There has been much publicity recently around the case of Tini Owens who has been denied the right to divorce her husband of almost 40 years.
The millionaire mushroom farmer’s wife cited her husband Hugh’s unreasonable behaviour, but her divorce petition was refused by a family court judge last year and more recently the Court of Appeal.
I am surprised at this decision as it’s so rare for the court to refuse to allow a divorce. Unreasonable behaviour is so subjective and what constitutes it in one relationship may be completely different in another.
What this case does show is the urgent need for reform of divorce law and the introduction into the UK of a no-fault divorce. This is when a married couple can get divorced without having to prove wrongdoing on either side. The United States, Australia and China all allow no-fault divorce but the UK is lagging behind.
In her divorce petition, Mrs Owens cited intolerable conduct from her husband that included a silent meal in a local pub, making ‘disparaging’ comments about her in front of friends and family along with her husband’s alleged continued beratement over an affair she had.
Mr Owens denied that their marriage had broken down and claims to have moved on and forgiven his wife for the fling, saying they had ‘a good few years left to enjoy’ together.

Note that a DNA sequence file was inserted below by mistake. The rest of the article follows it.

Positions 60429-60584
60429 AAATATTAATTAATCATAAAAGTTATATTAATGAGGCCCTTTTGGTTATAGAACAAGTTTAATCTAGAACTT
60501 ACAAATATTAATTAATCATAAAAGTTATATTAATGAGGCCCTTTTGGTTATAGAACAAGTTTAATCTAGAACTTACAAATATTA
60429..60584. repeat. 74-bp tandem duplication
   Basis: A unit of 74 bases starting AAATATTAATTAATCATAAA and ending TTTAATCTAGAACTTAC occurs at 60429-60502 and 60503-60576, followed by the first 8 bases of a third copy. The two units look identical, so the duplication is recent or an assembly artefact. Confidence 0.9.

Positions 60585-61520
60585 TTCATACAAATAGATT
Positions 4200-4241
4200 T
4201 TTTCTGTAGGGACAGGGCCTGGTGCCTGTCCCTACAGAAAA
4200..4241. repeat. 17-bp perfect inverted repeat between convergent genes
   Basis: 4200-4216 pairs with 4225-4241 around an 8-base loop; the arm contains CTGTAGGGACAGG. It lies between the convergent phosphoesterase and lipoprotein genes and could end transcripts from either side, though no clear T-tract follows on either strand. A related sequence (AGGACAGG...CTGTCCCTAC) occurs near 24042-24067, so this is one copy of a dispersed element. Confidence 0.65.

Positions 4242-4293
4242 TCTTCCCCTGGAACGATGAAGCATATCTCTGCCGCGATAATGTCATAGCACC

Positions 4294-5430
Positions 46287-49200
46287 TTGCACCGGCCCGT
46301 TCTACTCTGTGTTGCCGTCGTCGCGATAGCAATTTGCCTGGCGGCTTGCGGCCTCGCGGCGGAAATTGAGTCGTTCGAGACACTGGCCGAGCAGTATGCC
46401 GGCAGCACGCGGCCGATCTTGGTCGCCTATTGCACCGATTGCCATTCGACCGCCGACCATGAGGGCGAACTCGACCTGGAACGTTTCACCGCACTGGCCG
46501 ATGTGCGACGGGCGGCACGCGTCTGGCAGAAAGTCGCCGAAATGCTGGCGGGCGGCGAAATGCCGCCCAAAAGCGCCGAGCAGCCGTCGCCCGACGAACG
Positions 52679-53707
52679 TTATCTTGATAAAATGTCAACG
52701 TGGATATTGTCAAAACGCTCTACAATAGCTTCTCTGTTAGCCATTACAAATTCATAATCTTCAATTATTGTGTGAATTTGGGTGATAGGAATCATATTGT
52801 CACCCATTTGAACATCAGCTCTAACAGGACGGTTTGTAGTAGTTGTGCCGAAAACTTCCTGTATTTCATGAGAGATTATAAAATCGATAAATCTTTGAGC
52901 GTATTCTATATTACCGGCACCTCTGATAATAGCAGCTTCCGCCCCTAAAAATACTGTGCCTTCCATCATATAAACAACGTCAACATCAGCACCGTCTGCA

To obtain the divorce she so desperately wants Mrs Owens must now prove that the marriage has broken down by proving another of the five facts of divorce, and without her husband consent, she must now wait until they have been separated for five years.
Five years is a long time to remain married to someone when you don’t want to be and are leading separate lives. If Mrs Owens doesn’t want to be in the marriage any longer then she should be allowed to end it.
Slater and Gordon Lawyers have argued for the introduction of no-fault divorces before and Resolution, the organisation of family lawyers, has been lobbying parliament on the matter for some time.
Unfortunately for Mrs Owens, the introduction of no-fault divorce would make little difference if her husband did not agree to divorce. However, it would prevent many other couples from having to rake over the reasons why their relationship broke down in the first place, which often makes the split far more difficult and upsetting than it might have been.
Worried your divorce petition will be denied? Read our blog on How to Ensure Your Divorce is Not Refused.
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Rupi Rai is a family law solicitor at Slater and Gordon Lawyers in London.